Dude, your posts are soooooo boring!

According to Puharic:



electrolysis

HO -------- +249.68 Btu h2 + (1/2)O2 per mole of water (1)

triangle G (1 mole = 18 gms. )

This means that 302.375 Btu of energy (heat or electricity) will be released when the gases, hydrogen and oxygen, combine. The end product (the exhaust ) from this reaction is water.

Note that more energy (under ideal conditions ) is released. from combining the gases than is used to free them from water.


www.angelfire.com...
www.angelfire.com...

I understood this stuff better a few years ago when I joined ATS. One of the members back then had already got his lawn mower running on water at the time using a similar system and incorporating harmonic frequencies to improve the efficiency. I haven't seen him on ATS for several years though.

According to Puharic, about 20% more energy is available from combining H and O than it takes to seperate them, IN A 100% EFFICIENT PROCESS.

So, if this man is correct, the issue is how to create sufficient efficiency, not the tired old "you can't get something for nothing" argument.

In the two links, I believe he makes a good case for a device that can do what the op is looking for.
edit on 1/10/11 by RogerT because: (no reason given)



posted on Oct, 1 2011 @ 04:37 AM
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Are people having a hard time understanding that autowrench is using the HHO (hydrogen and oxygen developed electolytically from H2O...water) as a fuel additive, not as the primary fuel source?
That is what I read from his posts.



posted on Oct, 1 2011 @ 04:47 AM
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Originally posted by RogerT
In the two links, I believe he makes a good case for a device that can do what the op is looking for.
I didn't see that, where did you see the OP's scheme in those two links?

What I found was figure 7, which shows what I already posted with the Bob Lazar video as a workable method of using solar power to do the electrolysis:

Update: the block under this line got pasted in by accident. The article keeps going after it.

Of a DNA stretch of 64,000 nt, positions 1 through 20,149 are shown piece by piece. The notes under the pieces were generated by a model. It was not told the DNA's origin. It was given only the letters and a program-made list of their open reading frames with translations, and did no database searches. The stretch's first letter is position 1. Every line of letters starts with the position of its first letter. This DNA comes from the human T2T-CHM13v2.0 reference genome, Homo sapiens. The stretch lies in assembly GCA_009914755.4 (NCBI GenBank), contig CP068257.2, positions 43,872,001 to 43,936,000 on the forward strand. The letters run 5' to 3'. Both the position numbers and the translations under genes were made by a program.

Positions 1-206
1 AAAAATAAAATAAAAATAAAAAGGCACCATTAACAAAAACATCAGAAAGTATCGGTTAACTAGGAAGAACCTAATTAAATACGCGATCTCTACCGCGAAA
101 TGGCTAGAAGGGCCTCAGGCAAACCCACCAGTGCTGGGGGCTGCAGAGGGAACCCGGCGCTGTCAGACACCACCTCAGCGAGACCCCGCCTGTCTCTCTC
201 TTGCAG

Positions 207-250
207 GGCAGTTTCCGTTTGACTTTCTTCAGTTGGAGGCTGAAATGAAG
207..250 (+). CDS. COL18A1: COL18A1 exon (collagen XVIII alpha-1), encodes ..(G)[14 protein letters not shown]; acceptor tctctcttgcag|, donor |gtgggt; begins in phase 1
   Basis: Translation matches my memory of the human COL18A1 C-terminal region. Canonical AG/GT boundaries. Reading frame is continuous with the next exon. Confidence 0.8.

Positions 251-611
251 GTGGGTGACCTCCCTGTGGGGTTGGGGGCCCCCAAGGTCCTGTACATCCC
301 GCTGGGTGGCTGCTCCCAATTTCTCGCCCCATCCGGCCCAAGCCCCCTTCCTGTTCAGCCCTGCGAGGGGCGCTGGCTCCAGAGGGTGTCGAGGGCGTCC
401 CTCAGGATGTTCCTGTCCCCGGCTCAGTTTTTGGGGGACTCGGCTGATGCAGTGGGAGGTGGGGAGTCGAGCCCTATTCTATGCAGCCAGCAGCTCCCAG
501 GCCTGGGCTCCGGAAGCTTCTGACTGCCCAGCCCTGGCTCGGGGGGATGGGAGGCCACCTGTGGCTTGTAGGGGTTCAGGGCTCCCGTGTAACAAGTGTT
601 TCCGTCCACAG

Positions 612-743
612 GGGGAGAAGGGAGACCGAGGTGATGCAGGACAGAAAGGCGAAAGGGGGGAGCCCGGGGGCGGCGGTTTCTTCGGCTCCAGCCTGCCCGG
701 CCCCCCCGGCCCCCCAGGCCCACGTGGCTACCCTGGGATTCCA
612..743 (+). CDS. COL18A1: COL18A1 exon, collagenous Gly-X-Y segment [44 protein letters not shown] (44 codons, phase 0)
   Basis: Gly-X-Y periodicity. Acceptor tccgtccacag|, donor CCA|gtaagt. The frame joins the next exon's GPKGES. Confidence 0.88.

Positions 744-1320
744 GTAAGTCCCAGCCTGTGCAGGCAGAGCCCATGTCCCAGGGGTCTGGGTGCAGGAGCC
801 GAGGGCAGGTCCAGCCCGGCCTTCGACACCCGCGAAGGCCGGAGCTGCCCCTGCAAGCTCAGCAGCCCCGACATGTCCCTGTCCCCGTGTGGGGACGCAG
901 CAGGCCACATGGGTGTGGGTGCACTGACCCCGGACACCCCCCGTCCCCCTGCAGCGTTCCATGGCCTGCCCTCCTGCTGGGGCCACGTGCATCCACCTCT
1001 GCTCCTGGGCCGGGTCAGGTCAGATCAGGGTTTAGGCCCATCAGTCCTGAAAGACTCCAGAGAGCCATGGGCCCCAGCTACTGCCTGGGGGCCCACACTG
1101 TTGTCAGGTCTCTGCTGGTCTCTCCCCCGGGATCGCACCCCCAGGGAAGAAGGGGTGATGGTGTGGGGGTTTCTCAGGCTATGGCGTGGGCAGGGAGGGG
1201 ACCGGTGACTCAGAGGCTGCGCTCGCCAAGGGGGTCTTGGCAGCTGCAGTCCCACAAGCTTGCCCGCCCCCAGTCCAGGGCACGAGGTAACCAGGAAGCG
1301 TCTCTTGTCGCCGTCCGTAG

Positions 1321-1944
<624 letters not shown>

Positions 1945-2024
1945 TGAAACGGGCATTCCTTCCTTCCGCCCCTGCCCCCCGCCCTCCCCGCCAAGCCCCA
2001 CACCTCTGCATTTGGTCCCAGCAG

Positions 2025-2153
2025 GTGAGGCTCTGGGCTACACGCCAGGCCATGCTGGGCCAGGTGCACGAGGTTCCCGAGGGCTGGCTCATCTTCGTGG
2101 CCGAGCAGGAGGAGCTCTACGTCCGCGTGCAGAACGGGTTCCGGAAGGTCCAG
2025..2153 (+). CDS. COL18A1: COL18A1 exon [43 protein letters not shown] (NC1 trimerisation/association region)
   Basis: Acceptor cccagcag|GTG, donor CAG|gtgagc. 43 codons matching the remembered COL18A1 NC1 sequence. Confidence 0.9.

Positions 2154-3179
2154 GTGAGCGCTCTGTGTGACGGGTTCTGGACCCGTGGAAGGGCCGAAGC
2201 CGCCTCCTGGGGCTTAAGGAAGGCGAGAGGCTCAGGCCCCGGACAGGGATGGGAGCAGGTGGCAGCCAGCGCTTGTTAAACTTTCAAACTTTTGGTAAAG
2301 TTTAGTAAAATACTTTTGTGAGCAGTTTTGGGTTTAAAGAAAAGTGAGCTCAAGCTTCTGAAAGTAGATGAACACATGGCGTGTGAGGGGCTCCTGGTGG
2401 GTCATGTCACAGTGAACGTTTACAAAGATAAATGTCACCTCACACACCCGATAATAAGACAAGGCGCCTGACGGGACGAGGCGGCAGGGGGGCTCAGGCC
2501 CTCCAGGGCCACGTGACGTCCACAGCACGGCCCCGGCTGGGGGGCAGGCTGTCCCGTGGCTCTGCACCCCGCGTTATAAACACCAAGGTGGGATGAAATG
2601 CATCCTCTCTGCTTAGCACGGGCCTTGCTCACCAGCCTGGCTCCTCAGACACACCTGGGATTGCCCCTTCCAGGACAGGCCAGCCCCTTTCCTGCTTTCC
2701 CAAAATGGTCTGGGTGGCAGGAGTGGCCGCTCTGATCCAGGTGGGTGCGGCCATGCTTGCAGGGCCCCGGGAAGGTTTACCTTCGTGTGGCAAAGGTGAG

See #1, using solar power as a source of energy to power the electrolysis? Yes that's possible. It does not show the cars alternator and getting over unity in figure 7.

What Bob Lazar claims is possible. You can use solar power to split water into hydrogen and run your car off hydrogen. That's what I found in the link. If the OP scheme is in there, please be specific as to the exact link and the exact location and I'll take a closer look.
edit on 1-10-2011 by Arbitrageur because: clarification
edit on 1-10-2011 by Arbitrageur because: clarification



posted on Oct, 1 2011 @ 04:50 AM
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Originally posted by gamesmaster63
Are people having a hard time understanding that autowrench is using the HHO (hydrogen and oxygen developed electolytically from H2O...water) as a fuel additive, not as the primary fuel source?
That is what I read from his posts.
That's exactly what the dateline and popular mechanics investigation I just posted did. They added an HHO kit to a gasoline powered car. The installer made a claim like autowrench, that there was a huge improvement.

When they tested the installer's claim, they found no improvement, in fact it was slightly worse with the HHO generator turned on. They found nothing like the claim made.



posted on Oct, 1 2011 @ 05:02 AM
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reply to post by Arbitrageur
 


My apologies, I only skimmed the OP and the thread.
I had assumed it was the standard "electrolysis water car" type thread.
I hadn't made a specific connection to the OP, just a general one.
Sorry.



posted on Oct, 1 2011 @ 05:23 AM
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reply to post by alfa1
 


And that's precisely how nature is teaching us things are supposed to work.

In perfect circles, and not by burning stuff until it's all gone.